Be sure to review the screening questions and check if their responses are consistent during the telephone interview. Also, enquire about their expectations regarding salary and benefits, and find out why they left their previous job.
Possible questions to ask home health aides:
- Why did you leave your last home health aide job?
- What do you expect for salary and benefits?
- What days and/times are you available to work?
- Are you able to work evenings?
- Are you able to respond to emergencies?
- When will you be able to start?
- Can you pass a drug test?
- Being a home health aide isn't an easy job. What are some of your coping strategies?
- What made you interested in this home health aide position?
Identity any red flags during this interview. If they left their previous job because of issues that will be present in the position you're offering, for example, having to respond to emergencies at all hours of the night, this candidate won't be a good fit. If their salary or benefits expectations don't align with yours, it's probably time to cross them off the shortlist.
Take note of why they're interested in the job, and reiterate the particulars they find most enticing.
5. Conduct an in-person interview.
Now that you've screened your candidates and narrowed down the applicant pool even further, it's time to meet your home health aide. Make sure they're on time and that they present themselves well. If possible, have the person they'll be caring for sit in on the interview and ask questions of their own. Initial meetings can be a bit formal and tense, but it's usually a good sign if they like each other.
Take the candidate on a tour of the house or care facility and walk them through what a typical day might entail. If the job includes physical tasks like lifting clients, being on their feet all day, moving heavy items, etc., make sure the candidate can perform these tasks. Encourage them to ask questions and pay attention to the type of concerns they have.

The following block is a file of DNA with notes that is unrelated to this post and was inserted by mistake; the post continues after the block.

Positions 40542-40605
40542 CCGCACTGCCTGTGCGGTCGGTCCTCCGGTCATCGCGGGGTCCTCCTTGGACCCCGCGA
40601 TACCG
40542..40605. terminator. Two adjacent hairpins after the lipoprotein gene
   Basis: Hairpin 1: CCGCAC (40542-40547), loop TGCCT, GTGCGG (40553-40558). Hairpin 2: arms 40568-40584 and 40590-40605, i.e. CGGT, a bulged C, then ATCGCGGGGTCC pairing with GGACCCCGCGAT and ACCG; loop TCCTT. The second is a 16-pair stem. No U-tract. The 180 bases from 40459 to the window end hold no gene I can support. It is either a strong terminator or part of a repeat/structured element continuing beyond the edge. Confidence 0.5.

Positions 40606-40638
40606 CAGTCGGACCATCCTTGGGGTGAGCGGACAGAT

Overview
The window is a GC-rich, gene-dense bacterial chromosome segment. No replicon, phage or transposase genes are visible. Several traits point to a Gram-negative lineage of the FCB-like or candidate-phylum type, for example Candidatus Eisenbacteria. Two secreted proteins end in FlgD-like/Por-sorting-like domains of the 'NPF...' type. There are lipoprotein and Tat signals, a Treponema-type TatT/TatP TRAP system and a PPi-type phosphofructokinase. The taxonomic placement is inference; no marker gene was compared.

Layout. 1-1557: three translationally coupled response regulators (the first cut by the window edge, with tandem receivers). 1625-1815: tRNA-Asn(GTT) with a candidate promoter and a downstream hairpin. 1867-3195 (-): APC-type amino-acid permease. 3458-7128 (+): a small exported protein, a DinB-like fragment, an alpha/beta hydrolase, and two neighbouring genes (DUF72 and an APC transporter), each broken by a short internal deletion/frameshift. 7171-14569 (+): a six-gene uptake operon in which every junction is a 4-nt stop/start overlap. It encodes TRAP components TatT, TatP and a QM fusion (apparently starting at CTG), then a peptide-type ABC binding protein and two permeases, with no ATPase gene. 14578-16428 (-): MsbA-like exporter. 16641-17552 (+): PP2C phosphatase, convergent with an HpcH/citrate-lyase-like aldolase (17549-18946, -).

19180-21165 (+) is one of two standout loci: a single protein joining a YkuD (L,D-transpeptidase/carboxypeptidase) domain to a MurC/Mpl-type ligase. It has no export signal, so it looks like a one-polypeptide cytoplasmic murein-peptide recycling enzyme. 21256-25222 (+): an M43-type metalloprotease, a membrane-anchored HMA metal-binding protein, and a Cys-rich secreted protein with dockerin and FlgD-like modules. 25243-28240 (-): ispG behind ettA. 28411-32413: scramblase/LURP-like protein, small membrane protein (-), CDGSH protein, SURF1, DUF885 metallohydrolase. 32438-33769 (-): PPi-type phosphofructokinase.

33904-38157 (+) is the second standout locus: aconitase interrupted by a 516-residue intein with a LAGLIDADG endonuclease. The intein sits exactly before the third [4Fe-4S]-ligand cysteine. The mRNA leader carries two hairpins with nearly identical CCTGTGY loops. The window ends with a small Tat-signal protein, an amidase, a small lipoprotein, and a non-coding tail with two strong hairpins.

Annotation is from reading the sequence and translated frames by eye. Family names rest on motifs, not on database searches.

The in-person interview is your chance to really sell the job to them, so be sure to remind them of the benefits you offer. Have a look at our Home Health Aide interview questions for some inspiration.
6. Make an offer.
Once you've found the ideal home health aide, you'll want to make them an offer fairly quickly, as they may have other prospects to consider. This is often best done in an informal call first, followed by a letter or email that provides the job description, salary, and benefits information.
Where do home health aides look for jobs?
How do I recruit a home health aide?
Follow our steps for how to find a home health aide.
What do home health aides do for their patients?
The duties of home health aides depend on the needs of the patient, as well as the qualifications and/or training of the home health aide. However, they typically assist with daily tasks like bathing, changing clothes, and performing various tasks around the house or facility, but they may also perform extra duties such as administering medication and checking vital signs.
How much do home health aides charge per hour?
Home health aides charge between $16.00 and $30.00 for their services.